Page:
No, I don’t care what religion (if any) you practice.  But if you’re writing a novel, chances are that at some point you are going to write about religion.  And if you aren’t writing about religion at all, you should be, because religion is a big part of the human experience.  Wherever you fall on the spectrum, from fervently religious to mildly spiritual to militantly atheist, religion touches your life.  The religion of your society is going to affect your thinking, whether you ever set foot in a place of worship or not.

There ARE atheists in foxholes, but they’re going to cry out “Jesus Christ!” or “God!” just like everybody else when the gunfire starts.

To pick on J.K. Rowling a little more, the lack of religion in the Wizarding World puzzled me.  Her wizards and witches remember that the Burning Times happened.  Okay, so what is their relationship to Catholicism or Christianity?  Good, apparently, because they celebrate Christmas.  Alright, so when do they go to church?  Never?  That’s odd.  They do make a big deal over Halloween too, maybe they’re Pagan, or Druidic?  But Pagans and Druids celebrate Yule or Solstice, not Christmas.  Maybe the wizards and witches of Great Britain are all just pointedly secular.  After all, they’re little gods themselves with all that power.  All right, then why are they celebrating Christmas?

I know that plenty of secular Americans celebrate Christmas.  The culture of Christmas is so overwhelming, my choices are to be an anti-social jerk or celebrate it along with my non-Jewish and generally non-religious friends.  But without a long-standing tradition of Christianity in this country (Christianity being the majority religion), they wouldn’t celebrate Christmas.  They’d have Solstice, or Kwanzaa, or Chanukah, or Festivus, or no big late-December celebration at all.

I understand that JK Rowling likely wanted to keep religion out of her novels.  Religion is a messy thing that certain individuals get very uptight about, and so religion is frequently left entirely out of popular media.  Sometimes that’s appropriate.  Something light or irreverent or especially artsy won’t always be attempting to depict real life.

Except that religion isn’t ever left out, it lurks like an elephant in the room.  The disregard for reality leaves a created world feeling flat.  That works with Looney Tunes, but something as meaningful as Harry Potter is cheapened by avoiding the subject.

If I’ve convinced you that religion is a theme worth including and exploring, the next question is how.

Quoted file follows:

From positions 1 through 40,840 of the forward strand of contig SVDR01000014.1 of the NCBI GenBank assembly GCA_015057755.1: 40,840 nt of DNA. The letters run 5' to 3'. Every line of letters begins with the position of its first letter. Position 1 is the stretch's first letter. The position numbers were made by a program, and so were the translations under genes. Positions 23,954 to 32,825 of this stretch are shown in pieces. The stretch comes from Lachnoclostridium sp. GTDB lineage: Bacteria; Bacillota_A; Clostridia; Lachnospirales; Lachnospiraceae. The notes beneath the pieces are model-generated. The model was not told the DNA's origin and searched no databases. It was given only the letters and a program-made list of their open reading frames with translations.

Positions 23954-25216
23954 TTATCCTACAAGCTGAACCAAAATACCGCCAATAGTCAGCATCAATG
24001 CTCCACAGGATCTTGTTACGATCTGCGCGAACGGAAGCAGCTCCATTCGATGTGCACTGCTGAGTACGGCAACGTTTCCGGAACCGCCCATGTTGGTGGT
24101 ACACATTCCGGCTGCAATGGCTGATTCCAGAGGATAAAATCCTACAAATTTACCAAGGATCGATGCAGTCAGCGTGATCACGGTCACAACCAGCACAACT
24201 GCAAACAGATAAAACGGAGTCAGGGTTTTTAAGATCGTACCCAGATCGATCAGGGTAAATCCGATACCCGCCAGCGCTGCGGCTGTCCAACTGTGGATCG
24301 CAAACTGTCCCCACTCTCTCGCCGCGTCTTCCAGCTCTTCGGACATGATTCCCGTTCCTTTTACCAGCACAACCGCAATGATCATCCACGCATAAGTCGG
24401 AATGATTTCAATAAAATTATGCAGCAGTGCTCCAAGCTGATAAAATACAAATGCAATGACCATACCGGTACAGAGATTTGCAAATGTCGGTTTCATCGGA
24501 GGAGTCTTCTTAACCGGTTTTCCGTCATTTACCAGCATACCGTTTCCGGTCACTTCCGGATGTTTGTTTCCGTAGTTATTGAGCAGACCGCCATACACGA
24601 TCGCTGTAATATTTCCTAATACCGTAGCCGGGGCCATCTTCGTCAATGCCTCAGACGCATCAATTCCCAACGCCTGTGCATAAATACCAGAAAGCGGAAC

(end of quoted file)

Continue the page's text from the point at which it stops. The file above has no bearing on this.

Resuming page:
I actually think religion is something that George RR Martin does well.  Martin writes about multiple religions, and also about individuals who are more or less religious.   He frequently has characters participating in religious rites or festivals, making oaths, and taking the names of the gods in vain.  He leaves the true nature of the gods ambiguous.  Characters discuss religion, and are motivated by it.

Ultimately, Martin doesn’t have very nice things to say about religion.  R’hllor seems inclined to give his power to the brutal rather than the beneficent, and that generally holds true for the many gods of Westeros and Essos.  If you’re interested in a more nuanced and even more complete exploration of religion in fiction, I would recommend Ken Follett’s The Pillars of the Earth.  The story is set largely within a monastery, and it proves to be a very good vantage for exploring 12th century England.  While there are plenty of scheming, power-hungry clergy and bad guys taking advantage of pardons for their sins, there are also legitimately good priests and monks to be found in Follett’s medieval England.

I would also recommend Terry Pratchett and Neil Gaiman’s Small Gods.  Here again religion is the main theme of the story, and we see both the good and the bad in it.  But the book retains the light, comic tone that Pratchett uses throughout his Discworld series.  Religion doesn’t have to be so very serious.

Of course, your characters may live in a more modern and secular society, and religion may not be a theme you want to explore all that deeply.  That’s fine too.  Perhaps the best example here is Joseph Gordon-Levitt’s Don Jon.  Several times throughout the film, the titular character lists the few things in life that are really important to him;  “My body. My pad. My ride. My family. My church. My boys. My girls. My porn.”  I love how, “My church,” is just another thing in that list.  The audience may not spend much time in church with Don Jon, but we don’t need to.  We know he goes regularly, along with his whole family, and that tells us a lot about the character and the world he lives in.

It’s really a matter of what you want to get across.  Merely acknowledge religion, or explore it deeply.  Damn religion, praise it, or fall somewhere in the middle.  But do yourself a favor, and write about it.

Limited Vocabulary

When I first began to write seriously, I received one particularly good piece of criticism.

“Your characters sound too modern.”

Nailing down that “timeless” narrative voice is a major struggle for anyone writing medieval-ish fantasy.  Language changes over time.  Words come and go along with advents in culture and technology.  Some words change meaning, and some evolve in spelling and pronunciation.  Others are locked away in a dusty corner of the dictionary, preserved but generally unknown.  And if you are writing about a place that is not on Earth, what do you do about the names of flora and fauna?